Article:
Artificial sweeteners are food additives that duplicate the taste of sugar but usually have fewer calories. Billions of people around the world consume food and drinks containing artificial sweeteners in the belief that they will not contribute to weight gain and will hopefully help them to lose weight. These foods are often labelled as “low sugar”, “sugar free”, “low fat”, “lite” and “diet” making them sound as if they will promote weight loss. However, it turns out that artificial sweeteners can stimulate the appetite and may lead to weight gain.
Why would artificial sweeteners lead to weight gain?
There is a system in the brain that senses and integrates the sweetness and energy content of food. Animal studies have found that after eating a diet containing artificial sweeteners the animals eat about 30% more. This is thought to be because the brain’s reward centre associates the sweet taste with energy content. When the sweet taste is out of balance with energy intake for a period of time the brain recalibrates and increases total calories consumed.
There is now a large body of evidence showing that using sweeteners such as saccharin, sucralose and aspartame may lead to increased food consumption, reduced metabolism after meals, increased weight gain, greater percent body fat, and hyperinsulinemia (excess insulin production which leads to weight gain), compared with animals exposed to plain water and even to sugar-sweetened foods or liquids.
This helps explain why large scale and long term studies on humans find that increases in weight and abdominal fat are observed among participants who use diet sodas and artificial sweeteners daily (1).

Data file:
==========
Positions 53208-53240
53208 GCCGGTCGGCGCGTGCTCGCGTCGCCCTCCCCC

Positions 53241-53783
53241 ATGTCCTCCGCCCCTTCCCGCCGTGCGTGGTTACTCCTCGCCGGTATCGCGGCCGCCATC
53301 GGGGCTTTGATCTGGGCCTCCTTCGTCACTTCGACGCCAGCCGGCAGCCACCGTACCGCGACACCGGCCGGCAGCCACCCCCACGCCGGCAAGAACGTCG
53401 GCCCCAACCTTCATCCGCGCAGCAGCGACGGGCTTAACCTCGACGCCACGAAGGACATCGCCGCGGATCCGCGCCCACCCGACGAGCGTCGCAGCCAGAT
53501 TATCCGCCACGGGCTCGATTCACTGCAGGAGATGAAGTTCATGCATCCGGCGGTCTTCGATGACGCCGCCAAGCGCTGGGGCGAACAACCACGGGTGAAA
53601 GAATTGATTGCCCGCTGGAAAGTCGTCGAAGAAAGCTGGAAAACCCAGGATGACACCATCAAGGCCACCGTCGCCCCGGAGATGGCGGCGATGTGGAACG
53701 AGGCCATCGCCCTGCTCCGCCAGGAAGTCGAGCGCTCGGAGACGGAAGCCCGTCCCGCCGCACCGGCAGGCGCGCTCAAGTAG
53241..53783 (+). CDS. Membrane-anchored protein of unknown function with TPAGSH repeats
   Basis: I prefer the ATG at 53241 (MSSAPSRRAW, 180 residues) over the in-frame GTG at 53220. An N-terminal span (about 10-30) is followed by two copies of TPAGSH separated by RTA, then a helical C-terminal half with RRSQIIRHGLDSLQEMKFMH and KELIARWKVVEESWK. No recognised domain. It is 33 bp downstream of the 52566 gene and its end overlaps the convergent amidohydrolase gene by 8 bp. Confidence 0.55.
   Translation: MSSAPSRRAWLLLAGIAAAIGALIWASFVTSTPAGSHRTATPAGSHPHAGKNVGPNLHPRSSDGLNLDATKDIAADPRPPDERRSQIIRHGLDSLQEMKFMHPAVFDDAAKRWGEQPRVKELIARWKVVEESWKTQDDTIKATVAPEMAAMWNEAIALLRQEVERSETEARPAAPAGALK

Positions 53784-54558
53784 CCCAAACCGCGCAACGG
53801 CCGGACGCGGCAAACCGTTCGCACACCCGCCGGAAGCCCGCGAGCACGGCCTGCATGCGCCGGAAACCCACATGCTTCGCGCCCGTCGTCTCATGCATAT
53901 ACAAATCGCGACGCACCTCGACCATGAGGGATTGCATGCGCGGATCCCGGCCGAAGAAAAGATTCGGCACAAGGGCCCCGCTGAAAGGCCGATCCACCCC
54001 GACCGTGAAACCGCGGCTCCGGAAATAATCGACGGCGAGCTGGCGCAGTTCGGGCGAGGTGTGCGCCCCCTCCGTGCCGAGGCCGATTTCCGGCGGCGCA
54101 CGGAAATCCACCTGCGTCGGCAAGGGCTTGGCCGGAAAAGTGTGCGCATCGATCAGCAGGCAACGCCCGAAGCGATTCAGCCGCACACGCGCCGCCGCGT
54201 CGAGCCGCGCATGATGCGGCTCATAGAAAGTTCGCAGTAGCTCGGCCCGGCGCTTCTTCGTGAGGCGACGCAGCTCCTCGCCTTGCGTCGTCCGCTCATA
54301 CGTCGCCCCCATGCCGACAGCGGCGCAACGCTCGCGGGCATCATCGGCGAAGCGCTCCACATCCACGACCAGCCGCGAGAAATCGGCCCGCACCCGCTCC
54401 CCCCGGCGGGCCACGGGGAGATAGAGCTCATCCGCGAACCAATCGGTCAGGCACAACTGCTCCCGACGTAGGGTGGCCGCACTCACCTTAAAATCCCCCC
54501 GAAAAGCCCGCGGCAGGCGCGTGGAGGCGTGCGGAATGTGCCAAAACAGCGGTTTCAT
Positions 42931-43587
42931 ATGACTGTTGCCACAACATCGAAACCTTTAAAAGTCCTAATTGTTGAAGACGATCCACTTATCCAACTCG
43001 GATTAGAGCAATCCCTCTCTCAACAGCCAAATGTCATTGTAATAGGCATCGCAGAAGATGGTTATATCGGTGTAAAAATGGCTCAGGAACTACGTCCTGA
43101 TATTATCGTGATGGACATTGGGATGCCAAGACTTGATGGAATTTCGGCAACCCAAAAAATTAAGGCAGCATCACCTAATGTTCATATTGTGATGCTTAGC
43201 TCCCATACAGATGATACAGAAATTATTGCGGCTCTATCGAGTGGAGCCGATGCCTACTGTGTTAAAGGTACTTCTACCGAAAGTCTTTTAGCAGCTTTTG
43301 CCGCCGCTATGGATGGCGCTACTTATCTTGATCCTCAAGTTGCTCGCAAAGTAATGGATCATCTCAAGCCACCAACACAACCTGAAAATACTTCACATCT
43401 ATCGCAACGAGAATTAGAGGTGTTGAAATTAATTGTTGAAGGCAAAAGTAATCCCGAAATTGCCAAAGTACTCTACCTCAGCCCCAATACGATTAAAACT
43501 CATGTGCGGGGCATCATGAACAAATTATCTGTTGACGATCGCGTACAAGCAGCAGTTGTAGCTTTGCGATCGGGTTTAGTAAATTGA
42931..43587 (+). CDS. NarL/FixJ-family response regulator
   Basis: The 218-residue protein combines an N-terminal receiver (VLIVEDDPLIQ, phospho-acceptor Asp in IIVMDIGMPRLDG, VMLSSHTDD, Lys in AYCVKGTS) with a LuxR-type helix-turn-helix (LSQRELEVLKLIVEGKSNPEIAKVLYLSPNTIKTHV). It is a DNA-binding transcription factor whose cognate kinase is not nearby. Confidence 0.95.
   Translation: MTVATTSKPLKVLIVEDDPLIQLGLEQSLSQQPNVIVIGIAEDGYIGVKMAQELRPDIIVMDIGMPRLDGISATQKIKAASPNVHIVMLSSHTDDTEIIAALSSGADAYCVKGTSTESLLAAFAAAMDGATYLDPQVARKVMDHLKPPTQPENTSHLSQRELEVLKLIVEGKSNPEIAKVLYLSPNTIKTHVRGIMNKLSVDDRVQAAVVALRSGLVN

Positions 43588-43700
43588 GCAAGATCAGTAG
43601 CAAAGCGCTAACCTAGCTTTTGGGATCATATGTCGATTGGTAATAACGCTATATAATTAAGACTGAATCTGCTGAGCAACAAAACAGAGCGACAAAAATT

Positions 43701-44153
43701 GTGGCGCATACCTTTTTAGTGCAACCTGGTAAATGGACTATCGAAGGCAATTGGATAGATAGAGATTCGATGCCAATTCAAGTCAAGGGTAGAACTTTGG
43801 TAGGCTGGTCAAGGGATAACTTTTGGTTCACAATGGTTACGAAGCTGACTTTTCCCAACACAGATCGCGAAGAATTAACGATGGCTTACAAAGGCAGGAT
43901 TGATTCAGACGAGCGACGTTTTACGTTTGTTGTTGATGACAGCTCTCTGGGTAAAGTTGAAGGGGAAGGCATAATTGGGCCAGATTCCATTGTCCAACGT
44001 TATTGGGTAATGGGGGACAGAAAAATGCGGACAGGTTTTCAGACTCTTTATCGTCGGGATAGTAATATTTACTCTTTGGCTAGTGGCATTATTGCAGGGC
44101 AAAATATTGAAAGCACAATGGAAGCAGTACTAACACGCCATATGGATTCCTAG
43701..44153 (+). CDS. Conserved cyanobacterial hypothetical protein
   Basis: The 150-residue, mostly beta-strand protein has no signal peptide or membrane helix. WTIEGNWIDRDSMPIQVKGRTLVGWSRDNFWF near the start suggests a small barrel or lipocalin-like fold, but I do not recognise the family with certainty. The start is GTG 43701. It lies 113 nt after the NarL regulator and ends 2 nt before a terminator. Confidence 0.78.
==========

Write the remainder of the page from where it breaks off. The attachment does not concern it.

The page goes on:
Other health problems associated with artificial sweeteners
Furthermore, frequent use of diet drinks and artificial sweeteners has been associated with increased risk of hypertension, metabolic syndrome, diabetes, depression, kidney dysfunction, heart attacks, strokes, cardiovascular disease and total mortality (1,2). It turns out that “sugar free” foods and drinks may be having more negative impacts on health than previously thought.
In addition, the production of low calorie drinks has negative consequences for the environment, with up to 300 litres of water required to produce a ½ litre plastic bottle of carbonated soft drink.
A large number of studies have been carried out on artificial sweeteners with conclusions ranging from “safe under all conditions” to “unsafe at any dose”. It seems that scientists are divided in their views on the safety of artificial sweetener use (3). Whatever one thinks about their safety the use of artificial sweeteners in foods and drinks that are meant to promote weight loss should surely be brought into question. The authors of a study into the effects of artificial sweeteners on the global obesity crisis state that “Far from helping to solve the global obesity crisis, artificial sweeteners may be contributing to the problem and should not be promoted as part of a healthy diet.” (4)
- 1. Physiol Behav. 2016 Apr 26. pii: S0031-9384(16)30184-6. Low-calorie sweetener use and energy balance: Results from experimental studies in animals, and large-scale prospective studies in humans. Fowler SP
- 2. Trends Endorcrinol Metab. 2013 Sep;24(9):431-41. Artificial sweeteners produce the counterintuitive effect of inducing metabolic derangements. Swithers SE
- 3. J Pharmacol Pharmocother. 2011 Oct;2(4):236-43. Sugar substitutes: Health controversy over perceived benefits. Tandel KR
- 4. PLOS Medicine, January 2017 Artificially Sweetened Beverages and the Response to the Global Obesity Crisis. Borges M, Louzada M, de Sa TH, Laverty AA, et al.